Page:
The 2021-23 state biennial budget authorized the Wisconsin Department of Agriculture, Trade and Consumer Production to award grants of up to $50,000 for projects that aim to grow, expand capacity or increase throughput for Wisconsin’s meat industry. Recipients of these new meat processor grants will be announced in February.
The new grant program is one way Wisconsin is addressing national concerns surrounding meat supply and processing. Animal slaughtering and processing plants represent about 15% of all food manufacturers in the U.S., and nearly 60% of these plants employ fewer than 20 employees. Nonetheless, just a handful of companies process the majority of U.S. beef, pork and poultry. Four companies (Cargill, Tyson Foods, JBS S.A. and National Beef Packing Co.) slaughtered about 85% of U.S. grain-fattened cattle that are made into steaks, beef roasts and other cuts of meat for consumers in 2018, according to the most recent data from USDA. When factoring in cows used to make ground beef, the companies comprise about 70% of total U.S. beef production, according to the North American Meat Institute, an industry group.
Large, centralized processing plants offer efficiencies of scale that have helped keep meat relatively cheap for consumers. Concentration in beef processing isn’t new, as the four-firm concentration ratio — which measures the market share percentage of the four largest firms — for steer and heifer slaughter has averaged between 80% and 85% since 1993.
Impacts to profitability
Profits for these companies has gone up and down during this period. One of the largest costs and impacts on profitability is fixed costs, which constitute the largest percentage of overhead costs for meatpackers. Per-head margins on processing cattle rise dramatically as slaughter throughput is decreased. Fixed costs are spread out across the volume of cattle processed, and increased processing capacity at a plant helps keep those fixed costs low.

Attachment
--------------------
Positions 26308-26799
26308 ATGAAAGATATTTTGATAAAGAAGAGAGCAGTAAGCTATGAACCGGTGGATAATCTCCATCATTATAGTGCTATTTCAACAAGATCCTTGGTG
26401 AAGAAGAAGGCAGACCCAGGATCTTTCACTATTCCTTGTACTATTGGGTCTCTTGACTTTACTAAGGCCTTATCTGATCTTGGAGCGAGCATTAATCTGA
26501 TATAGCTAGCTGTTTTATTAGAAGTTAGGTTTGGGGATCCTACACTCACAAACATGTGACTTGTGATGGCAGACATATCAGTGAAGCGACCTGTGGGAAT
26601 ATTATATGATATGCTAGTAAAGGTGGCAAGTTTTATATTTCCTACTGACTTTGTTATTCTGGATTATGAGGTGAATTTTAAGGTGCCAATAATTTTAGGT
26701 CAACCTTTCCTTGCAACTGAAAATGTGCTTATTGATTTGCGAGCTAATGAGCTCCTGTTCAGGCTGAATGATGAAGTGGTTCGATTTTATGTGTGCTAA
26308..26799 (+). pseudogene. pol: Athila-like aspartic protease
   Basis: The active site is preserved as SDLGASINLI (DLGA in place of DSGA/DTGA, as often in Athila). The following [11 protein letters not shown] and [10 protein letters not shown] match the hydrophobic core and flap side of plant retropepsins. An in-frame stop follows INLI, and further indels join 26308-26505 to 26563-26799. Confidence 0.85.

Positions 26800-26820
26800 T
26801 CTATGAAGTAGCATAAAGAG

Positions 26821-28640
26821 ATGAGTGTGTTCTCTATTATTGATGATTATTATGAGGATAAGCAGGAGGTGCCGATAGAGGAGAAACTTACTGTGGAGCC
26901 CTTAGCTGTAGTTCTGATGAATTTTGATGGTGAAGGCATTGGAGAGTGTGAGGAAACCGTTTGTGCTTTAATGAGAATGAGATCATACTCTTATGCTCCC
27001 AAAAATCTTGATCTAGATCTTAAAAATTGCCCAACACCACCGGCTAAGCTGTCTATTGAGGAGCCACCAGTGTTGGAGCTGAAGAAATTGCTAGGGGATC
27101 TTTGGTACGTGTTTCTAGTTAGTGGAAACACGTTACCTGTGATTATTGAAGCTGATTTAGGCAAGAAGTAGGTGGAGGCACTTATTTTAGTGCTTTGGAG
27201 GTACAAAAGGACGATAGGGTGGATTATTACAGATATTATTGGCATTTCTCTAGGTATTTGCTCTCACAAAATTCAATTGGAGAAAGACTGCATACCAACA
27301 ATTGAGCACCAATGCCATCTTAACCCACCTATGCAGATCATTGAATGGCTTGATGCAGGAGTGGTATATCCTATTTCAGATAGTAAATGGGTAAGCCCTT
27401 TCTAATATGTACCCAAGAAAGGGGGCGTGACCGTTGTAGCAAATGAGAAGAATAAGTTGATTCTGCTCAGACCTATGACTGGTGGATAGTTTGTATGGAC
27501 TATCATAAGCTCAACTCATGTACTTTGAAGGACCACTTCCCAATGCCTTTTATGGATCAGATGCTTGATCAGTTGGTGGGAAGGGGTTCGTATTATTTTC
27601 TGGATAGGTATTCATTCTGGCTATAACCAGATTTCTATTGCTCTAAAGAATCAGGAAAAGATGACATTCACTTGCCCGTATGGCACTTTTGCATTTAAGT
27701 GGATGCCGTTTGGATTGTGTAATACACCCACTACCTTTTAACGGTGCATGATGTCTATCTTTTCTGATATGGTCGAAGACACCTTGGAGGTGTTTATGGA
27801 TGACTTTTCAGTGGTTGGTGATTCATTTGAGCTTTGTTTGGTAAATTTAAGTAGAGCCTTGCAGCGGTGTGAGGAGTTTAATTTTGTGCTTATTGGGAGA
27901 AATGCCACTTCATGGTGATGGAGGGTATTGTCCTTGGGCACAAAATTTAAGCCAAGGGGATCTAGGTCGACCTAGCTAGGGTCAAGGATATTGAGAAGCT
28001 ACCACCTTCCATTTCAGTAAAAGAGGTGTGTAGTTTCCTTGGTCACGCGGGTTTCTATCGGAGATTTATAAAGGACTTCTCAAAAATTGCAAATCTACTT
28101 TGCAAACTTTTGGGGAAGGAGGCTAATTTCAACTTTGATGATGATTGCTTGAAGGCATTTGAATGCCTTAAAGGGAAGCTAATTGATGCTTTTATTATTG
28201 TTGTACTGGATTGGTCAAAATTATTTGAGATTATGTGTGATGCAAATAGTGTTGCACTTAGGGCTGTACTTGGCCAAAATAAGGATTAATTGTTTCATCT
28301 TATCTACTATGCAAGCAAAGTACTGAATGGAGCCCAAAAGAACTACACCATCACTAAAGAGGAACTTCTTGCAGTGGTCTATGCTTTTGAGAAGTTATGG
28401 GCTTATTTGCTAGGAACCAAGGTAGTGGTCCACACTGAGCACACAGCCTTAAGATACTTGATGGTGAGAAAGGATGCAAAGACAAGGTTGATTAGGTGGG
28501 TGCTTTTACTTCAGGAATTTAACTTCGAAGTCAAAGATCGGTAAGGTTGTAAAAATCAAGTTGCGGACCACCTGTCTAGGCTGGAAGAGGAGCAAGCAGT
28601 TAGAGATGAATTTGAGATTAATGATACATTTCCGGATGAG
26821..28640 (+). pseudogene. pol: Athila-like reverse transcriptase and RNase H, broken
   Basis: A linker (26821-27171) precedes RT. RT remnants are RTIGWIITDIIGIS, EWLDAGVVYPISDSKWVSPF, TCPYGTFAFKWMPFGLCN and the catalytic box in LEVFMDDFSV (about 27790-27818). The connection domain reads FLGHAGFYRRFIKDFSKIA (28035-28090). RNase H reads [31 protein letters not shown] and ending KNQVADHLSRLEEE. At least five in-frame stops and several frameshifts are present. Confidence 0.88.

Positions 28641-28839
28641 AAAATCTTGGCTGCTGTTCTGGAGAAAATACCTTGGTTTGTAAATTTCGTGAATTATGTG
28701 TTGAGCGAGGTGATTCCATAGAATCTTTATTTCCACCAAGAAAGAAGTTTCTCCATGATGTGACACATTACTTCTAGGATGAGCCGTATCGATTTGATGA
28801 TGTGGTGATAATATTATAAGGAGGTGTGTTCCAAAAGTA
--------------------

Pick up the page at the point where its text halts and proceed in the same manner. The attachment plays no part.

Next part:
Although cost-effective, the high concentration level means that when one or more large meatpacking sites are forced to shut down or significantly slow down, there are ripple effects across the entire country, interrupting meat supplies and often lowering live-animal prices while simultaneously raising meat prices. Recent market-impacting occurrences include the fire at a major Tyson foods plant in Kansas in 2019, shuttered plants due to COVID-19 outbreaks, and a ransomware attack that shut down JBS plants in 2021.
These recent market occurrences have forced the U.S. to consider ways to diversity the meat supply system to increase system resiliency during pandemics and other possible market disruptions. One way Wisconsin is attempting to accomplish this is increasing capacity to process livestock outside of the four major packers.
Smaller plants face enormous challenges securing access to financing, complying with food safety regulations and securing market share. This area is where the new Wisconsin meat industry grants help.
During the pandemic, small processors were able to quickly adjust and continue operating when many of the larger companies shut down. Some plants were able to switch from selling wholesale products, primarily for restaurants, to selling retail-ready packages for at-home eating. The smaller meat processors serve a localized market and add diversity to the U.S. meat supply chain.
Although typically higher costs, and therefore a higher price to consumers, are associated with the smaller local meat processor, the variety can help maintain a secure source during black-swan events like those that have occurred recently.
Adding too much additional processing capacity through increased small meat-processor capacity could backfire if the animal and poultry supply shrinks to levels beyond expected cyclical declines. The industry will need to maintain a careful balance between efficiency in desired protein production and increased resiliency during market-impacting events.
Boetel is the state Extension livestock economist and is a University of Wisconsin-River Falls professor in the Department of Agriculture Economics. This column is provided by the University of Wisconsin Division of Extension Livestock Team.